From dining sets to toys, the wooden items that made a house a home

Every day items were often made in the back workshop. Source: Pixabay.

Who doesn’t remember growing up with homemade wooden items, made with loving care in their father’s workshop, shed or garage?

Whether it’s the dining room table and chairs, a play set in the garden, or simple things like wooden pencil cases, creating something new with the skill of one’s hands was a pleasure, and a tradition that’s been carried right through the years, with plenty of men joining the Australia’s Men’s Shed Association to continue their handcrafted work.

As mass production of everyday items began to take off in the 1950s and ’60s, wooden items increasingly took a backseat. But many will recall the wooden pencil cases that were common at school at the time.

A recent post on community Facebook page Australia Remember When asked users to share their memories of owning a wooden pencil case during their school days. With one layer for pens and pencils, it could slide apart to reveal another for your sharpener and erasers, known to Aussies as rubbers.

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The post read: “Who remembers the pencil cases we used to have in school? The below pencil case is made entirely of wood. The lid slides on and off, and the the top section swings out to reveal a second level and another pencil case underneath. I had one like this but I had decorated it over my school years with various doodles and engravings.”

One user commented: “I had one just like that one, I had it for my whole school life, it held everything that was needed, I am afraid I haven’t had it for many years,” while another added, “I remember it was a project we had to make for wood work class but had a broken wrist at the time so couldn’t do it.”

But it wasn’t the only item people may remember making themselves, and a time when it was normal for there to be a toolbox, hammer and woodworking equipment in the shed or garage at home.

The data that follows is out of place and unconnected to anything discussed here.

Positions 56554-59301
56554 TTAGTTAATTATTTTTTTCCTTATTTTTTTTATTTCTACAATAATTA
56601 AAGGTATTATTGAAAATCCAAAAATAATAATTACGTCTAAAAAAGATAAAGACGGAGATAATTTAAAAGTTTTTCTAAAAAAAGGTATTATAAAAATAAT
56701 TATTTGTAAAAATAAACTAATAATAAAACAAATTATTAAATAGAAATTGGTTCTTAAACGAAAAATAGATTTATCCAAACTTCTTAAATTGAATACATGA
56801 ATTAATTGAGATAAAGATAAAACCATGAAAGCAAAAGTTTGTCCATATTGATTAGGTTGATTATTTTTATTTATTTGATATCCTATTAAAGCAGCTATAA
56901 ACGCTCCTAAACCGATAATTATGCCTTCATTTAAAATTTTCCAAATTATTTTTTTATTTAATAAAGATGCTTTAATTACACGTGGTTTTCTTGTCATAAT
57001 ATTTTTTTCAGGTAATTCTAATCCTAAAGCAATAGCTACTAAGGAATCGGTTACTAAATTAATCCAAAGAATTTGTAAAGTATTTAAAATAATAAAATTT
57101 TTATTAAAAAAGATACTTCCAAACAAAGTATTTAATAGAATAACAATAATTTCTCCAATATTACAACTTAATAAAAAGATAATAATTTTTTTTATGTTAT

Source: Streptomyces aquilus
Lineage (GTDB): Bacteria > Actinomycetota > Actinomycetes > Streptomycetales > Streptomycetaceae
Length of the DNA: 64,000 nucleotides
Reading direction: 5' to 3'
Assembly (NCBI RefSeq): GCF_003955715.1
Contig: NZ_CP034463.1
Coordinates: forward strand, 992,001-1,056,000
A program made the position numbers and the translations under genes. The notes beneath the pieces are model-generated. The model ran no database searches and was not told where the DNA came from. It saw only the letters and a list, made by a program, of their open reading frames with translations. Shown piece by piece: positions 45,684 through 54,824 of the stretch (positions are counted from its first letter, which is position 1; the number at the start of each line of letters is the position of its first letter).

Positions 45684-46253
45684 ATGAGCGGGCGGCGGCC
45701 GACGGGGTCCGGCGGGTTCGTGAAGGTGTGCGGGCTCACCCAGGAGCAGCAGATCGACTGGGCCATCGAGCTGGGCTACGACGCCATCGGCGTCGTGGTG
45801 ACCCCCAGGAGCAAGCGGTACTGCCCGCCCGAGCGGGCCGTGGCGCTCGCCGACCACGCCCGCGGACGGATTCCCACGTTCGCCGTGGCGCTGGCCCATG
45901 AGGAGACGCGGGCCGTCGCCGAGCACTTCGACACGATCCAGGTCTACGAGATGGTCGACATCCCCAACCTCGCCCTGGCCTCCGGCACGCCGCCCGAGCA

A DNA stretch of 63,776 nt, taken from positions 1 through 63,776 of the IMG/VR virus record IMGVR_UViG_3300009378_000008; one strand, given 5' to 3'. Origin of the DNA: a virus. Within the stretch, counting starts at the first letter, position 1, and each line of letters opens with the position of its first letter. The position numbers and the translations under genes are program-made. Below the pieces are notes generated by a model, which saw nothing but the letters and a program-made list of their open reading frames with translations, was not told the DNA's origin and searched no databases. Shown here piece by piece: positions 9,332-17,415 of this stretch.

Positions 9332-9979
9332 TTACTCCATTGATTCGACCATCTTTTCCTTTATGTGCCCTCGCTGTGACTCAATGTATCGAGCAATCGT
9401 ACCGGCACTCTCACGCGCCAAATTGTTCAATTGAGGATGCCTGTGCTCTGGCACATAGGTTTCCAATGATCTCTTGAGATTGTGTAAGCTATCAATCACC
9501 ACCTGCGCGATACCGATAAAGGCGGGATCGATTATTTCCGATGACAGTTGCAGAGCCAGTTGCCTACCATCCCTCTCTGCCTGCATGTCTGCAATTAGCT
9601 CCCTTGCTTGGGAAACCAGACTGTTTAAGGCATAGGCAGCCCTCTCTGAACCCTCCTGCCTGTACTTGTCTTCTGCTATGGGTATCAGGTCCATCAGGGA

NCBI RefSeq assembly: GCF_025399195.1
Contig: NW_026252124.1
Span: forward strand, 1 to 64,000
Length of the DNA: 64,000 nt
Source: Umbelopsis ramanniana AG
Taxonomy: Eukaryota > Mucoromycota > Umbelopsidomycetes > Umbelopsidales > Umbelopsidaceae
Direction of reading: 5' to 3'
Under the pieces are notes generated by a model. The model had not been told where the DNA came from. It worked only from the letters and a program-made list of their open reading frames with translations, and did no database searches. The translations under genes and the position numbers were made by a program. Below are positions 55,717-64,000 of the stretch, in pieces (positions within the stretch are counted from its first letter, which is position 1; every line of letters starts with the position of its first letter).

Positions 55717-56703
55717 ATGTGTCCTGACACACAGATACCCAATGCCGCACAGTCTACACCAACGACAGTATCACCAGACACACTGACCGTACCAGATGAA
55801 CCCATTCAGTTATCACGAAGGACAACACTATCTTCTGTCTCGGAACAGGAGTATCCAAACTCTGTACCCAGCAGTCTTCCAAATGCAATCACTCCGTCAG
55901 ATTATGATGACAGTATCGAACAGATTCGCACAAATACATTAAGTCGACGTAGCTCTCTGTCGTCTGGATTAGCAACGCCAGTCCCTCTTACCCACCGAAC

Handmade, wooden birthday and Christmas presents added a touch of personality to gifts, and relatives often crafted toys for children rather than buying them in stores. From rattles for babies, right through to toy airplanes and trains, some much-loved masterpieces came out of garage shed and home workshops.

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Now, Men’s Sheds across Australia provide space for people to create some of their most-loved items again, with equipment and support on offer, as well as plenty of companionship.

Wooden trains and other toys were very popular as gifts.

The official website explains: “Not all Men’s Sheds are the same- if you looked inside you might see a number of men making furniture, perhaps restoring bicycles for a local school, making Mynah bird traps, fixing lawn mowers or making a cubby house for Camp Quality to raffle. You might also see a few young men working with the older men, obtaining new skills and learning something about life from the men with whom they work.”

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It adds: “Members of Men’s Sheds come from all walks of life – the bond that unites them is that they are men with time on their hands and would like something meaningful to do with that time.”

The traditions are kept alive within the association, drawing inspiration from home sheds and workshops of decades before. But do you think it will continue to remain a popular hobby into the future?

What are your memories of woodworking and having everyday, wooden items at home? Do you have woodworking skills? How do you use them?